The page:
Date of Award
Spring April 2015
Master of Arts
Marital and Family Therapy
School or College
College of Communication and Fine Arts
The purpose of this study is to examine the attitudes and beliefs of art therapists towards Evidence-Based Practices (EBP). EBP is a rising trend in healthcare that refers to the process of using empirically validated research to make clinical decisions that best meet the needs of each client (Patterson, Miller, Carnes & Wilson, 2004).The investigators used a mixed methods approach to the research topic. Part A consists of a survey distributed to graduates of the Department of Marital and Family Therapy (MFT) at Loyola Marymount University (LMU). In addition to answering questions, survey participants were asked to create an art response depicting their perspective on the relationship between art therapy and EBP. In the second phase (Part B), the researchers used an arts-based methodology to further explore the findings from Part A. Part B involved the creation of key idea cards pulled from the literature review and the findings, individual art responses by each investigator, and verbal and written analyses of the content and process. The idea that art therapists are already integrating EBP and art therapy in their practices emerged as the major finding of the research. This realization that clinicians are already at the intersection of EBP and art therapy was a contrast to the cautious divided attitudes that were discovered in the literature review. Further research could not only strengthen the evidence base of art therapy, but also illuminate how exactly therapists have managed to bridge the gap between EBP and art therapy.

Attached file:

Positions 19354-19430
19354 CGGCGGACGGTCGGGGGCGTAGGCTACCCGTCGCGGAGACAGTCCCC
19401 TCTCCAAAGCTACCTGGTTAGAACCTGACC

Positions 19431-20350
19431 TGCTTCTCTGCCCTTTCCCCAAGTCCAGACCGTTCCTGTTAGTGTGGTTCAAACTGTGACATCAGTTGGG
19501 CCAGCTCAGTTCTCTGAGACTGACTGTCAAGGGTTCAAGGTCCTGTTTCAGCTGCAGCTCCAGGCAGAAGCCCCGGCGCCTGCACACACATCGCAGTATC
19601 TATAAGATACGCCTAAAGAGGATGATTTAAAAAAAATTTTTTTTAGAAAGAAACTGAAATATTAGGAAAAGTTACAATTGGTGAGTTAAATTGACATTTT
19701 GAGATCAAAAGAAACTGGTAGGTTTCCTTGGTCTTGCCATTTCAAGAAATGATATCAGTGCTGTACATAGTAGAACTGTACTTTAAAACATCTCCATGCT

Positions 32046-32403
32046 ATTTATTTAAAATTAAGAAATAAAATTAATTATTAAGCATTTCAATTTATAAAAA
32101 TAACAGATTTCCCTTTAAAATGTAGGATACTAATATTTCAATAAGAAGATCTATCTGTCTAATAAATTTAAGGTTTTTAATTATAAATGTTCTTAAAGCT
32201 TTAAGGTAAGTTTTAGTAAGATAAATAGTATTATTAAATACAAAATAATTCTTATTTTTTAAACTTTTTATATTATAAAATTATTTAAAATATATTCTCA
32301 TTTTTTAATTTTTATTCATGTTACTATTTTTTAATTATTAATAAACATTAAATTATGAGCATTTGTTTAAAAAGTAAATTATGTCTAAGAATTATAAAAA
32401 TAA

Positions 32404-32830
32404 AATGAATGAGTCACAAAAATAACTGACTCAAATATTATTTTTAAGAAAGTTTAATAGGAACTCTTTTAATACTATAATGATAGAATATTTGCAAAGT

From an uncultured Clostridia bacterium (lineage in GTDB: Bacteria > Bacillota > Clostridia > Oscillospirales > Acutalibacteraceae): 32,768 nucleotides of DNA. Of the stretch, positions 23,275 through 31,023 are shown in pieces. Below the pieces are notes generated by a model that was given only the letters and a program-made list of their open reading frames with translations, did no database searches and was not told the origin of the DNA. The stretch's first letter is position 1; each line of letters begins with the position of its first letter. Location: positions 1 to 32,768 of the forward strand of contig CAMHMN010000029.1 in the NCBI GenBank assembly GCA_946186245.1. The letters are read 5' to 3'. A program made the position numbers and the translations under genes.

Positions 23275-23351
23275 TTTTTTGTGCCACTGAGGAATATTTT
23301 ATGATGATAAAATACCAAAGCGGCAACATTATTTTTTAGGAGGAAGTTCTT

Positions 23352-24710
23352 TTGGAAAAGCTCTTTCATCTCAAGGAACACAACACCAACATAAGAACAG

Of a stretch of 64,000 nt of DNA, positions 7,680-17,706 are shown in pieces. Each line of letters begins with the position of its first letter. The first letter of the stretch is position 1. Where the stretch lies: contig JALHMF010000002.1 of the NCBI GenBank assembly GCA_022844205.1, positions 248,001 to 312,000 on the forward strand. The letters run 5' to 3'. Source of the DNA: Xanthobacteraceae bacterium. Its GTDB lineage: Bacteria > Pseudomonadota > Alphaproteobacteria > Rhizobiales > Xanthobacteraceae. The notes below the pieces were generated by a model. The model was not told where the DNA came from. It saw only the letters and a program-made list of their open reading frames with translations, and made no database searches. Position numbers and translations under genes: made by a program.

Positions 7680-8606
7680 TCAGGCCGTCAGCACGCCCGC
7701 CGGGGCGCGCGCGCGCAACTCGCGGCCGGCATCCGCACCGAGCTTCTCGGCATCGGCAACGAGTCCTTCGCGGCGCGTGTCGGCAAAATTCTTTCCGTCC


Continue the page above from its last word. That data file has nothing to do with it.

Bauer, Michael G.; Peck, Chauney; Studebaker, Aubrey; and Yu, Naomi, "Art Therapy and Evidence-Based Practice: An Exploration of Interactions" (2015). LMU/LLS Theses and Dissertations. 167.